The Fire Trail

Published by eLectio Publishing, 2016

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Sisters of the Presentation High School Reunion Luncheon, University Terrace, Berkeley, June 12, 2016

Author Reading at Curves Studio, June 14, 2016

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Reviews,  Interviews, and Reader Responses:

Review by Francis Etheredge, Catholic theologian and author in England, February 2022

The Fire Trail by Christine Sunderland, Little Elm, TX: eLectio Publishing, 2016. 

The book opens with Jessica on a beautiful walk called The Fire Trail, when she hears a woman scream and then is seen by the man who has committed a brutal crime. This event overhangs the whole story until, at the end, it is resolved; and, therefore, one has the impression that this is almost a symbol of our cultural climate and our need for God: revealing both a definite fragility to human life and, at the same time, a resilience which comes from the Christian faith. Within this structure of suspense, lies the beginnings of courtship between Jessica and Zachary, two PhD students whose research informs the whole book: being about love and friendship and the religious foundations of learning in Berkeley and beyond. The story engaged me from the beginning and, at the same time as it does not dwell on tragedy yet it is there, like an unpredictable infection, bursting out in different places and eventually touches, very closely, the living present of the main characters of the story; indeed, the author traces a fine line between sketching the ways that women intensify their vulnerability to abuse without, exactly, either blaming them for what happens or excusing the men who assault them.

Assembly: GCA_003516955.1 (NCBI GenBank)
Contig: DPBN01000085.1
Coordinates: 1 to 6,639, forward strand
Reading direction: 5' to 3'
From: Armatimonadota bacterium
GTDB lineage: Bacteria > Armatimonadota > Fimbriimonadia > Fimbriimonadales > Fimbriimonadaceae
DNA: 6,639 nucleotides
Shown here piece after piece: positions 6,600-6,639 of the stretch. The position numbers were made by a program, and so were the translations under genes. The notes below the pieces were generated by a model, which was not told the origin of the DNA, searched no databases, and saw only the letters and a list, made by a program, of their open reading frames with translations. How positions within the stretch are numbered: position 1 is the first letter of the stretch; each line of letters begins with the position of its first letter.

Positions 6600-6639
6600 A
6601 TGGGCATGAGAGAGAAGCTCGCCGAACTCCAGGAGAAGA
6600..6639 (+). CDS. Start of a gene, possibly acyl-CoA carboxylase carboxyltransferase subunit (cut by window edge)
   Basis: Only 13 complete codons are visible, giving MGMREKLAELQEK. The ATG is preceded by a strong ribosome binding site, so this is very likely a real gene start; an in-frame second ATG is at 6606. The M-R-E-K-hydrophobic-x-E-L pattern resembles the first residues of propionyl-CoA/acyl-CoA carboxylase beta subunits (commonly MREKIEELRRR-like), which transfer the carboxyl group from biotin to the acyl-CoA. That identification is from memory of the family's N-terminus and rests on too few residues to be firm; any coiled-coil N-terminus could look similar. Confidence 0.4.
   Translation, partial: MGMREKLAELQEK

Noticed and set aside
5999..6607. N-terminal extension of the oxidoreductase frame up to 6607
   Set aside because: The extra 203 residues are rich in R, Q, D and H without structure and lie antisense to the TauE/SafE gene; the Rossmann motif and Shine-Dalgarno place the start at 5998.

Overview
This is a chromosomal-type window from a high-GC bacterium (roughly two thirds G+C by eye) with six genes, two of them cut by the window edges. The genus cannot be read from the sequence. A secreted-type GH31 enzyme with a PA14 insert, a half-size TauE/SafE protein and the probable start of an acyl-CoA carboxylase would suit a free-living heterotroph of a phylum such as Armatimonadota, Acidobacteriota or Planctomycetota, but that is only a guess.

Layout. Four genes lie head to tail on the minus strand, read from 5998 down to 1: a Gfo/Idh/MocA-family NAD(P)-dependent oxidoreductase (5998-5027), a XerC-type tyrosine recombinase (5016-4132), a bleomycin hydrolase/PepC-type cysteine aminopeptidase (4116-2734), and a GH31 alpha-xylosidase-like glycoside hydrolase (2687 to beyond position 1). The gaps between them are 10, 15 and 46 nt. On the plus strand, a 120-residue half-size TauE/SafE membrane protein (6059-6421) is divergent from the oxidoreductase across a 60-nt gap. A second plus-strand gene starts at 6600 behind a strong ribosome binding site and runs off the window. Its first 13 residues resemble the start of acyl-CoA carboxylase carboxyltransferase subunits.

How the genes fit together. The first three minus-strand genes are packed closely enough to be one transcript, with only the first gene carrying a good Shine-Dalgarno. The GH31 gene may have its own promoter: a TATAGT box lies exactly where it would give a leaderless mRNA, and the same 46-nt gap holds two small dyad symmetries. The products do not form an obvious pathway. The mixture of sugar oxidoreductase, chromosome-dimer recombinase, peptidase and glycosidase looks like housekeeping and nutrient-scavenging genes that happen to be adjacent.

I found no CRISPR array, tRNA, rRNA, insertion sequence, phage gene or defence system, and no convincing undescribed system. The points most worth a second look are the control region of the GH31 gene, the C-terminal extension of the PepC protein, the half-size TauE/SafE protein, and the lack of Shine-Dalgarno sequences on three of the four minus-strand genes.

The author, an Anglican, has a definite affinity with Catholicism and at the same time a very positive grasp of a variety of Christian denominations and their contributions to culture. Her work is a rich combination of historical research and fictional characters. I was particularly impressed with the five Irish Catholic nuns whose journey entailed that they ‘sailed from Kingstown (today Cobh [on the South Coast of Ireland]) to Liverpool to New York, then to Panama. They rode mules across the Isthmus, through mud and high rivers, following rocky trails along precipices, forging their way through dense tropical forests. They sailed up the coast … and arrived in cold and damp San Francisco on Monday, November 13, 1854.’ This contact with Irish history proved to be a good starting, talking point between my wife and I which, incidentally, allows the book to do what the author advances as a main contribution to marriage: to stimulate good conversation. Additionally, these intrepid Irish nuns, who struck out on a tremendous adventure, suggest that a modern mentality of “blaming the Church” for the underdevelopment of women may yet be a thesis to be challenged!

While the book was close to arguing that wives need to match their well-shaped husbands, that special diets and exercise are almost “mantric” elements of social life and that the references to the tragic outrages of terrorism suggest a cultural need to be more informed about Muslims who are sympathetic to other ways of life, it may be that these are a part of the “times” in which a well observed novel is set and indicates, as with any contemporary “moment” in time, that there is always more going on than can be fully explored at any one time.

francis.etheredge-200x300All in all, as I say, a stimulating and engaging read.